Chicken Hutch / June 7, 2018 / Maryellen
How many chickens will inhabit the coop? What size are the chickens large standards or bantams? How many nests will you provide the hens with? How many feeders and waterers will you have available? How many windows will your chicken coop require to give enough sunlight to your flock? Will you be constructing a chicken run with easy access into and out of the coop? You see there are various questions that need to be answered before you build a backyard chicken coop because you may find out too late that the coop you built was not sufficient enough to keep your chickens happy and safe. Once you have answered all your pre-building questions the next step is to choose a terrain where you will build a backyard chicken coop in. It is very important that you choose an area that is wide enough for your coop to fit with plenty of space around it for a chicken run or for you to maneuver around. You do not want to build a coop where you do not have easy access around its perimeter. Try to choose a terrain where it receives direct sunlight and far from heavy bushes or weeds where snakes rodents and other predators may reside in.
Choose materials that are light yet sturdy enough to withstand the changing weather. Changing weather can further damage the materials such as wood bamboo and screen as well. But considering its portability pick only light materials to avoid dealing with its weight. You can use an aluminum or plastic screen to lessen the amount of wood. Moreover it is necessary to improve circulation of fresh air inside the coop. Next the size of a mobile chicken coop varies on the number and age of chicken. Usually small coop are desirable for three to four chicken but can accommodate larger number of chicks. Similarly large coop can accommodate ten to fifteen chickens. It is important to consider the space to let chicken move freely. Another thing it must contain some features to meet the basic needs of chicken. Generally it must have at least a nesting box keeper of food supply to protect from rats and also chicken ramp.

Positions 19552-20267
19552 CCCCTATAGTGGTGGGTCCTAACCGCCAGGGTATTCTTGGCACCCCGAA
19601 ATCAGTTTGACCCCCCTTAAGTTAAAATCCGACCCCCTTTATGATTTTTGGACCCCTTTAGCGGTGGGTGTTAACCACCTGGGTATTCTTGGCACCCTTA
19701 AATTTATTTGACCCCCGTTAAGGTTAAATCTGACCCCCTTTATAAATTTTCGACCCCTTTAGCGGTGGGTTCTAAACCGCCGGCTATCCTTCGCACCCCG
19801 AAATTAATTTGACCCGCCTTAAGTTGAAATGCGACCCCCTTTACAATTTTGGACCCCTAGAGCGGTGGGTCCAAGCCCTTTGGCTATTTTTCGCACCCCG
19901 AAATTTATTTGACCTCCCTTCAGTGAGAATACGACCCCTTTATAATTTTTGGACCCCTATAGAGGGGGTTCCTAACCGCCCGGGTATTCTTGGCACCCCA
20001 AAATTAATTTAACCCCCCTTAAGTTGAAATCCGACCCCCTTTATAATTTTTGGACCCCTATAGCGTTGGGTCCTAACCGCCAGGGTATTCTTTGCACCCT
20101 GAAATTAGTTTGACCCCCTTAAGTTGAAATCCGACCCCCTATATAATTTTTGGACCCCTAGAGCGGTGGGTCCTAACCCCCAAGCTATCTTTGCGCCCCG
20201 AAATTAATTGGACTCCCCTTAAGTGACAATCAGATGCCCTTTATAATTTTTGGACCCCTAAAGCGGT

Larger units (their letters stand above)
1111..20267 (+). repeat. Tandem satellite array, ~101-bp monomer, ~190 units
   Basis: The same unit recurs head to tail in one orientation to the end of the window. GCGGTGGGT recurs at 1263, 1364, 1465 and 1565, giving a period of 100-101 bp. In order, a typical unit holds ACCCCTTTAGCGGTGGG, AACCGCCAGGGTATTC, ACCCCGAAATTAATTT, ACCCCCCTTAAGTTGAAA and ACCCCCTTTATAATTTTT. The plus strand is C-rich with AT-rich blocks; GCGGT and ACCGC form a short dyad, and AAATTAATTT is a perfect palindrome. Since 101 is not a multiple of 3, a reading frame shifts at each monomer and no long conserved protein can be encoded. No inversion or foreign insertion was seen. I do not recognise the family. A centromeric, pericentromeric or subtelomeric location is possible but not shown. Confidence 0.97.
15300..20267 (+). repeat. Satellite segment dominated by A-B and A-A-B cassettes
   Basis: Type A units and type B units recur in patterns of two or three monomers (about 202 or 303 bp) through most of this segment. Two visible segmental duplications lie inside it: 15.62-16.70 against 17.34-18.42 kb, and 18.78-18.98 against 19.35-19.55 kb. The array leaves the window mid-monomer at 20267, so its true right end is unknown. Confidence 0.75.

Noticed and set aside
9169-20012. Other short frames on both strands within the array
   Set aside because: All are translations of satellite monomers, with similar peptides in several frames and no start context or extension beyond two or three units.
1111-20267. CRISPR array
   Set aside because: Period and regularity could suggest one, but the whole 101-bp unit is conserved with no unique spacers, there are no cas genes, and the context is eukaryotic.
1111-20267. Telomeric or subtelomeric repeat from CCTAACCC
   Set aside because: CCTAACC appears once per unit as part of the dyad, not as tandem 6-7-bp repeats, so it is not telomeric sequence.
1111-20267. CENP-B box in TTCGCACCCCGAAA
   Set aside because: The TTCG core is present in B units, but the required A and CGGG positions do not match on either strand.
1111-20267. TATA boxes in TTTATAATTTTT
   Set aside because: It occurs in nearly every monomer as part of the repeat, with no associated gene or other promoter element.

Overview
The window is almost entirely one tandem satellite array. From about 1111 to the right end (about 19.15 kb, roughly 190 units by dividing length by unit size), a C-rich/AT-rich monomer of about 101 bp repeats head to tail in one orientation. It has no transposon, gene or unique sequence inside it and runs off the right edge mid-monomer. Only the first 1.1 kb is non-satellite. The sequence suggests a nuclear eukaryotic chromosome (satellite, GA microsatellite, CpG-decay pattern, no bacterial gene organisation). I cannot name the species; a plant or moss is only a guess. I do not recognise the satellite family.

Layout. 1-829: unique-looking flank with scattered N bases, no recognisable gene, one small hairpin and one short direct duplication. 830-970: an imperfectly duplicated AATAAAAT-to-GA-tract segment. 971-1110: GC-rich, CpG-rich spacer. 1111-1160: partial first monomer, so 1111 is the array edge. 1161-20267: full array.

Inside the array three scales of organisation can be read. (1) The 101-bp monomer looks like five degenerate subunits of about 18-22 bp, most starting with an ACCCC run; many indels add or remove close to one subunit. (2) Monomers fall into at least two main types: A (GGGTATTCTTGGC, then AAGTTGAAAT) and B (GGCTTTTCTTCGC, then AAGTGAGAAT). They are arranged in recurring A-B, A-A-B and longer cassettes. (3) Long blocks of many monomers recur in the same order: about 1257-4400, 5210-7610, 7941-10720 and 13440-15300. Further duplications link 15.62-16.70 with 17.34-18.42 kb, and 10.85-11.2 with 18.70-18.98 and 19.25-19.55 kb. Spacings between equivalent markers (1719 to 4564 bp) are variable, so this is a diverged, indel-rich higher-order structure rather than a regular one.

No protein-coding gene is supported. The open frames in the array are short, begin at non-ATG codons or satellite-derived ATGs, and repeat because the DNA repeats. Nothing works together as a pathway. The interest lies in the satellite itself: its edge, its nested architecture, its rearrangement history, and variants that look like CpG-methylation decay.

It is vital that you select the right kind of materials that will not be toxic to your chickens and will provide the coop with structural rigidity. It is also important that you can easily replace them in the event of damage from the weather or just simply wear and tear. Build for your respective climate to ensure your chickens are well insulated from either the cold or excessive heat. You also dont want to have your wood rotting so treat your lumber to keep your coop standing. Many plans tend to overlook the importance of ventilation and for that reason I urge you to plan accordingly and make sure you read the reviews on the plans you are going to use. Ventilation serves an important role in keeping the coops air circulating well and keeps out any excess moisture or ammonia build up from the flocks feces. Sufficient ventilation should be accounted for because if you decide to overlook that aspect you will begin to notice a direct effect on your chickens health.